In the latest instalment of our Dezeen Jobs: How We Recruit series, Megan Grehl, director of her eponymous interior design studio, describes how her work and hiring needs are evolving.
Alice Laycock: Can you talk me through the kinds of projects your studio has delivered.
Megan Grehl: I used to work for Neri&Hu, where I worked on a lot of hotel projects, restaurants, and light residential – mostly show flats. When I moved to New York to start my own company, high-end residential was easier to obtain. I've always wanted to gravitate towards hospitality, but actually residential is what kept us afloat during Covid-19.
In New York, people spend a lot on their homes. It just feels like spending power on one's home is quite important in American culture.
My husband used to be a lead architect at ODA in New York and he used to develop large condo buildings. Since then, we have designed condo buildings and restaurant designs, but I would say at the moment, our bread and butter is still high-end residential.
Alice Laycock: What high-end residential projects are you currently working on?
Megan Grehl: I'm designing a seven-storey, single-family townhouse right now in Chelsea, New York. It was an old carriage house that was five storeys and we added two storeys on top.
We're also working on a large five-bedroom, art deco renovation in Miami, and a couple of condo renovations. We're designing and project managing a very large oceanfront condo on Palm Beach island right now. We're also preparing to do a very large renovation of one of the largest condo buildings in West Palm Beach with all the amenity spaces – the lobby, the penthouse, the lounges and the gym.
Alice Laycock: Are there any skill sets that you're specifically looking for when you're hiring?
Megan Grehl: I think 3D modelling is really important. It's something that you see a lot internationally, but you don't see as much in the US.
Surprisingly, a lot of people in the US still just do 2D elevations in CAD and then Photoshop, but I really believe to understand spatial connections and the interactions of scale and proportions, 3D modelling is key.
Because we are a small team, I also look for people who are confident and I like to prioritise women. I look for people who seem to be leaders.
High-end residential design is very personal, it's all about how the clients feel. If they feel like they're in good hands, if they feel comfortable and confident that they're going to be taken care of by our team, that is super valuable to me. It is very valuable for me to win the clients, winning their favour and projects.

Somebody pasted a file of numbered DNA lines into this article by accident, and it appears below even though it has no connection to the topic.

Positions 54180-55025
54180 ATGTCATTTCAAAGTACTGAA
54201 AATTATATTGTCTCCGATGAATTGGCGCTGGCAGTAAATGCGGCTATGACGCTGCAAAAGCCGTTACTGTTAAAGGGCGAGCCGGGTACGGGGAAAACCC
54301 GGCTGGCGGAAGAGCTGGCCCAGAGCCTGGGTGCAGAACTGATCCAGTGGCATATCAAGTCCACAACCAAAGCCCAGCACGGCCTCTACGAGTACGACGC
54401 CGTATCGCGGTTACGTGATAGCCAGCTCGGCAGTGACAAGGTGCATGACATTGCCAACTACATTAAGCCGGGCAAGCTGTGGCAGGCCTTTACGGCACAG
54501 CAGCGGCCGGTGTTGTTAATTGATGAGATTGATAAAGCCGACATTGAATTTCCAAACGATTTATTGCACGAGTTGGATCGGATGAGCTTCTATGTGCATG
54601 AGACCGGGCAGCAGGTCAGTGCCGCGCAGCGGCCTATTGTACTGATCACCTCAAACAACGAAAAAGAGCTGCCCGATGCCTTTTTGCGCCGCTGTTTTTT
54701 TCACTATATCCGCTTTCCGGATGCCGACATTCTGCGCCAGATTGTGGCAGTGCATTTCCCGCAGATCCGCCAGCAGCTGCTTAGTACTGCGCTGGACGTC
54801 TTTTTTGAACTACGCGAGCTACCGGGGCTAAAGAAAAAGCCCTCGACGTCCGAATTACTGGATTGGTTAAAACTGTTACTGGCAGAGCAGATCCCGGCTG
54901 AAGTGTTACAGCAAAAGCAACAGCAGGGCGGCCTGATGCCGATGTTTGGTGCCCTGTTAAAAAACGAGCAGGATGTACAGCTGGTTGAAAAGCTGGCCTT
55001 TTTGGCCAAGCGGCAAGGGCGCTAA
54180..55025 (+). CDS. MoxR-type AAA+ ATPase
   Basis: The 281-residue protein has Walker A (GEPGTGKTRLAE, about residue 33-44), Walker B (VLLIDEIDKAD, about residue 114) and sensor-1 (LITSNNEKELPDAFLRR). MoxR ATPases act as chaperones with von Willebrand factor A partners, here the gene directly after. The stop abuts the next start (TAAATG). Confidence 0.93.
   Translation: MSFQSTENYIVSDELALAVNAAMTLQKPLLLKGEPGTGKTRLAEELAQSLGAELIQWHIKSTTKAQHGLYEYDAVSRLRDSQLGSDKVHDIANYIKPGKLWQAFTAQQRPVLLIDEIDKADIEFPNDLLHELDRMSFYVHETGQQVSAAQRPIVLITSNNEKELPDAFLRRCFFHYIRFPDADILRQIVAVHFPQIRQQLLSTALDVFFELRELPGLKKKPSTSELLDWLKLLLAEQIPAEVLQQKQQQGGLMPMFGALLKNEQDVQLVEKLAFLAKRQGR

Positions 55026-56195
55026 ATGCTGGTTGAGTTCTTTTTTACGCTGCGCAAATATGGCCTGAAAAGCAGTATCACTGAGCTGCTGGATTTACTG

The other thing is having great taste. I think taste is something you're born with, it's not something you can teach. People who have good taste will be more efficient and picking beautiful objects, knowing proportions and knowing how we can solve a problem.
Alice Laycock: Is there anything that you don't prioritise at the same level as you did when you started hiring?
Megan Grehl: I don't know if there are things I'm prioritising less, but I think I'm getting a lot better at reading portfolios.
It's not just the content, but how someone places their imagery is very important to me, because you can tell the level of care that people are putting into their portfolios, and how much they care about representing their work. I would say I value the content as much as the layout and presentation.
Alice Laycock: What impact has AI had on your recruitment position?
Megan Grehl: I recently taught at the University of Miami last semester, and everyone's talking about AI, and how AI is a major threat to our industry.
I think if we don't keep up with the latest software and the latest trends in our digital world, we are going to fall behind. I don't think we should see AI as a threat. I think we should ask how can we get ahead of it – how can we embrace AI to make our business more efficient?
Alice Laycock: What advice would you give people who are interested in a role at your company?
Megan Grehl: I think first and foremost, I've been shocked at how many cover letters look like a mass cover letter. You think that there's no one reading the emails or the cover letters on the other end, but actually, I read almost all of the candidate emails and cover letters.
So I would say, never do mass cover letters and always reference projects. We also often ask in interviews, what are your top three favourite projects that we've done? And the people who don't know how to answer that question show that they are not following our work.
Don't underestimate who is on the other side, whether it's in email form or cover letter form. Do your homework and research the person that you're interviewing with.
Alice Laycock: How has Dezeen Jobs helped to build your company?
Megan Grehl: We hire using Archinect, but I find that the candidates that come through Dezeen are much more international, and have much more diversified experience. And in general, they are very strong at 3D modelling. A lot of people who follow Dezeen have a very strong affinity for 3D design, I find.
I look for international hires, I like people who have grown up abroad, like myself, who have travelled the world and seen a lot of things. It just reflects really well on our company that we have such a diverse, international team.
Dezeen Jobs: How We Recruit series
This article is part of Dezeen Jobs: How We Recruit, a series of interviews to mark Dezeen Jobs turning 15, which explores changing hiring practices and future recruitment needs for companies around the world.